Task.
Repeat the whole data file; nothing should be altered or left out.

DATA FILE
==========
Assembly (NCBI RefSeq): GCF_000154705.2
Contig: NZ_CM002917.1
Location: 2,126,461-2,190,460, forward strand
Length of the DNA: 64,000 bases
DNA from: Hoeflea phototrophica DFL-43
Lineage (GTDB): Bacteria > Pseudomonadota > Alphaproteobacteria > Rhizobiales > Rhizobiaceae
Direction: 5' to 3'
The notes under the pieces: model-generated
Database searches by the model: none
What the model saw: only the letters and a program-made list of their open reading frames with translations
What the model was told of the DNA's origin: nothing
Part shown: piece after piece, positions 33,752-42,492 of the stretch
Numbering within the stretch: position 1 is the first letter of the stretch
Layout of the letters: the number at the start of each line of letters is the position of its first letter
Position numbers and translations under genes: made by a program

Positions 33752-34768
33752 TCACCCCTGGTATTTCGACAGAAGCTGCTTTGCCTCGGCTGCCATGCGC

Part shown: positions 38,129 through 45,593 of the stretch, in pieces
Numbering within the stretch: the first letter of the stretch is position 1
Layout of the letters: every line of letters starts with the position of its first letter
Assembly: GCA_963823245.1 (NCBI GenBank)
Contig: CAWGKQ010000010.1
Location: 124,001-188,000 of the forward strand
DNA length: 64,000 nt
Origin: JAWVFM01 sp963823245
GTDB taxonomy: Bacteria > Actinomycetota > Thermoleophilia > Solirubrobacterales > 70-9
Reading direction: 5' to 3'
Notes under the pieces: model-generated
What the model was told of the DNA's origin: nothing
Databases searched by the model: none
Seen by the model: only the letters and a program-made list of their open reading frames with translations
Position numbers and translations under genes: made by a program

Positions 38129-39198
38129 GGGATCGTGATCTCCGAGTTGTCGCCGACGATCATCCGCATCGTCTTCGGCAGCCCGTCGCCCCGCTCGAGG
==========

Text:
Assembly (NCBI RefSeq): GCF_000154705.2
Contig: NZ_CM002917.1
Location: 2,126,461-2,190,460, forward strand
Length of the DNA: 64,000 bases
DNA from: Hoeflea phototrophica DFL-43
Lineage (GTDB): Bacteria > Pseudomonadota > Alphaproteobacteria > Rhizobiales > Rhizobiaceae
Direction: 5' to 3'
The notes under the pieces: model-generated
Database searches by the model: none
What the model saw: only the letters and a program-made list of their open reading frames with translations
What the model was told of the DNA's origin: nothing
Part shown: piece after piece, positions 33,752-42,492 of the stretch
Numbering within the stretch: position 1 is the first letter of the stretch
Layout of the letters: the number at the start of each line of letters is the position of its first letter
Position numbers and translations under genes: made by a program

Positions 33752-34768
33752 TCACCCCTGGTATTTCGACAGAAGCTGCTTTGCCTCGGCTGCCATGCGC

Part shown: positions 38,129 through 45,593 of the stretch, in pieces
Numbering within the stretch: the first letter of the stretch is position 1
Layout of the letters: every line of letters starts with the position of its first letter
Assembly: GCA_963823245.1 (NCBI GenBank)
Contig: CAWGKQ010000010.1
Location: 124,001-188,000 of the forward strand
DNA length: 64,000 nt
Origin: JAWVFM01 sp963823245
GTDB taxonomy: Bacteria > Actinomycetota > Thermoleophilia > Solirubrobacterales > 70-9
Reading direction: 5' to 3'
Notes under the pieces: model-generated
What the model was told of the DNA's origin: nothing
Databases searched by the model: none
Seen by the model: only the letters and a program-made list of their open reading frames with translations
Position numbers and translations under genes: made by a program

Positions 38129-39198
38129 GGGATCGTGATCTCCGAGTTGTCGCCGACGATCATCCGCATCGTCTTCGGCAGCCCGTCGCCCCGCTCGAGG